Running Power to storage shed.

doorguy06January 9, 2008

I built a 14x14ft storage shed with a loft and small work bench in my back yard and want to run power out to it. My plan is to have two lights and two electrical outlets in it.

My house is about 50 ft from the shed with my main circuit panel in the basement. I am planning on drilling a whole through the 2x6 above my foundation and running the wire from the panel directly outside. Once outside I have a two foot drop to the ground.

My questions are, how far do I have to bury the wire and do I have to run the wire through two feet of conduit (or however you spell that) into the ground?

My other idea was to install another electrical outlet on the back of my house and wire an extension cord with two male ends. Wire my shed with a female end on the wire and use an extension cord to power it up when I need to.

I would prefer to just flip a switch, however a couple of electricians I have talked to recommended I use the extension cord method.

I plan to run it on its own breaker so that I can flip it off at night in case the shed got broke into, the crooks atleast would not have light.

Any feed back or ideas would be greatly appreciated.

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Ron Natalie

The wire must be approved for direct burial and protected from physical damage.

DO NOT MAKE A KLUDGE MALE-TO-MALE EXTENSION CORD. Extremely unsafe!!! No real electrician would recommend that. You've got to be kidding.

An option would be to put a MALE plug on the shed and plug it into a regular extension cord. Even that is somewhat problematic.

The breaker is important for safety MORE than putting crooks in the dark.

    Bookmark   January 9, 2008 at 5:15PM
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bigbird_1

" how far do I have to bury the wire and do I have to run the wire through two feet of conduit (or however you spell that) into the ground?"

Don't even think about the male-male extension cord.
If you don't mind digging a trench 12"-18" deep (depending on your jurisdiction) I'd recommend 3/4" PVC with individual #12 THWN wires run to your shed. The reason I suggest 3/4" and not 1/2" is that in the future if you need another cc't you can still pull another set of wires through it. From the house you need an LB, then go straight down to the trench. At the shed another LB brings the conduit in. In the shed at the first device box (switch or receptacle, doesn't matter) transition back to 12/2 NM. Use a single 20A breaker in the panel.

    Bookmark   January 9, 2008 at 6:09PM
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doorguy06

No I am not kidding. I have asked 3 electricians that I have run into on different job sites. Maybe they misunderstood what I was telling them about making the extesnion cord anyway........... now I know not to do that.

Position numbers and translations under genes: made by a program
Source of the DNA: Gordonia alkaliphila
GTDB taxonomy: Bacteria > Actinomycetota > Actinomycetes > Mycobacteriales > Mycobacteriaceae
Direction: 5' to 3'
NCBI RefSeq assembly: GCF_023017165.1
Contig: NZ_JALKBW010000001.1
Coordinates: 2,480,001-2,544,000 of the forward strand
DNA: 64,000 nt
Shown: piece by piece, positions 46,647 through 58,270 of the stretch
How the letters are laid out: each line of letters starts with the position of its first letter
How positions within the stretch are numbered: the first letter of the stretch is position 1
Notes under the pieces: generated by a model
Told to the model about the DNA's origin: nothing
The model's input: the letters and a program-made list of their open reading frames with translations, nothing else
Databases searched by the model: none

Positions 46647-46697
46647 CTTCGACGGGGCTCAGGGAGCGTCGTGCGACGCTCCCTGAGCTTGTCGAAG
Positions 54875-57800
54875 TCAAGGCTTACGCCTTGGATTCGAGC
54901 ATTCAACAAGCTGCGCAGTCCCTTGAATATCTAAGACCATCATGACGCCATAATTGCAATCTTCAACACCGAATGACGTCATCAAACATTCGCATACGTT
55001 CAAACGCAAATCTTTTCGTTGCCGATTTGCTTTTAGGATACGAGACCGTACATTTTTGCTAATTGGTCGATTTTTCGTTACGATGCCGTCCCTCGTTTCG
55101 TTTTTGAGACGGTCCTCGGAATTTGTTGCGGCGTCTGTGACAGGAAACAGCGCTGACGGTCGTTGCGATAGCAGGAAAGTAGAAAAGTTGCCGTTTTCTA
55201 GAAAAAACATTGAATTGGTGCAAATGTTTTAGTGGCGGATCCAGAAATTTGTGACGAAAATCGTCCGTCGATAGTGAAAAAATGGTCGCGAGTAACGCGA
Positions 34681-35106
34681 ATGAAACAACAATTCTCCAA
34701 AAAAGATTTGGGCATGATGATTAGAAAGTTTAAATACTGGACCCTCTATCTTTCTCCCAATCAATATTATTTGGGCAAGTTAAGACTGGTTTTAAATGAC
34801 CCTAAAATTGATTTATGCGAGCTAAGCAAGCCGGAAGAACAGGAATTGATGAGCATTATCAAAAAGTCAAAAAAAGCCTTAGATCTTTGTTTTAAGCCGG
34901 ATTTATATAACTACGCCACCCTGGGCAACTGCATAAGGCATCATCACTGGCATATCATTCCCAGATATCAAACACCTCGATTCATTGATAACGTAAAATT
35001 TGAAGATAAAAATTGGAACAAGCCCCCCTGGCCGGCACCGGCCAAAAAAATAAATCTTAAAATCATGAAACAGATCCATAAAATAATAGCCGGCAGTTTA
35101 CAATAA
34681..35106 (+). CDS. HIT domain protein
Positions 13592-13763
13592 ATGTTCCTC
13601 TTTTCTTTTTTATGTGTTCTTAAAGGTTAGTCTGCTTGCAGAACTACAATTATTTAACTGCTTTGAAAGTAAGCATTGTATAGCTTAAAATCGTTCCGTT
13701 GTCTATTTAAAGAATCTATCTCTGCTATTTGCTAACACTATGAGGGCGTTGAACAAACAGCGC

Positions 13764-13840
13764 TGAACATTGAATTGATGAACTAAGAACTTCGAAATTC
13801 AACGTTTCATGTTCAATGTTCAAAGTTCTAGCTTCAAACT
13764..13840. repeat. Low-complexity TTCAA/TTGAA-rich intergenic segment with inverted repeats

The wire is UF 12/2 and is grey in color and is approved for direct burial. So how far underground? 3 feet?

Thanks for clearing up what a breaker is for also, I have learned something today.

    Bookmark   January 9, 2008 at 6:10PM
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bigbird_1

If you want to go direct burial you'll still need an LB at both the house and shed and use 3/4" PVC. The PVC needs to extend down almost to the base of the trench. Don't bend the cable 90 degrees from the bottom of the PVC but make a gentle loop and then go horizontal. Depth for direct burial is usually 24". Check your local code requirement.

    Bookmark   January 9, 2008 at 6:18PM
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doorguy06

Thank you bigbird.

    Bookmark   January 9, 2008 at 6:40PM
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gilshultz

In my opinion the plastic conduit is the best solution. With that most places have no minimum burial depth, makes it much easier to install. I would go with the 3/4" or larger but add a second, someday you may want to add a TV, intercom, etc. The plastic conduit is cheap and can be bent if you heat it with a hot air gun (~ 15" section for a 90 bend). takes a few minutes to get it nice and soft. The color of it should not change, if it does you got it to hot.

    Bookmark   February 7, 2008 at 7:02PM
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bigbird_1

"In my opinion the plastic conduit is the best solution. With that most places have no minimum burial depth, makes it much easier to install."

You are posting wrong information.....again!

    Bookmark   February 7, 2008 at 7:08PM
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Ron Natalie

Gil,
Most places go by the NEC. You better read Art. 300.5. There is most definitely burial depth limitations. Just heating up a conduit with a heat gun until it is nice and soft is not a legal way of making a bend (nor is it particularly effective).

    Bookmark   February 7, 2008 at 7:19PM
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gilshultz

You are correct, I miss typed the answer, it should have said most places have "a" not "no", thanks.

You got my curiosity up and for grins I checked the state code with the NEC, they are different. NEC 24", State 12".

The heat gun works for me but you have to be careful. It takes about 10 minutes to make the bend with the proper radius etc. I bent 1/2, 3/4 and 1" plastic conduit this way. I believe Greenly (green box) makes several heating devices to heat the plastic conduit so it can be bent, that is what the contractors were using next door.

I made the assumption he would rather spend the time making the bend rather then purchasing a tool. You can also buy manufactured bends.

    Bookmark   February 10, 2008 at 9:54PM
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petey_racer

Gil, the burial depth (NEC T300.5) for PVC is 18", NOT 24".

    Bookmark   February 10, 2008 at 10:19PM
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gilshultz

The best thing is to ask the inspector.

We have three different depths suggested, all meeting a code of some type somewhere.

The NEC is a dynamic document and does change over time, every three years. The current issue is 2008. That probably has not been adopted in many communities, and or they also have there own code.

Since the code is a minimum specification and the conduit was buried 24" it met all the codes referenced here.

I never got in trouble by asking the inspector. It is fairly hard for him/her not to pass what he/she said to do.

    Bookmark   February 27, 2008 at 10:40PM
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bikerbob7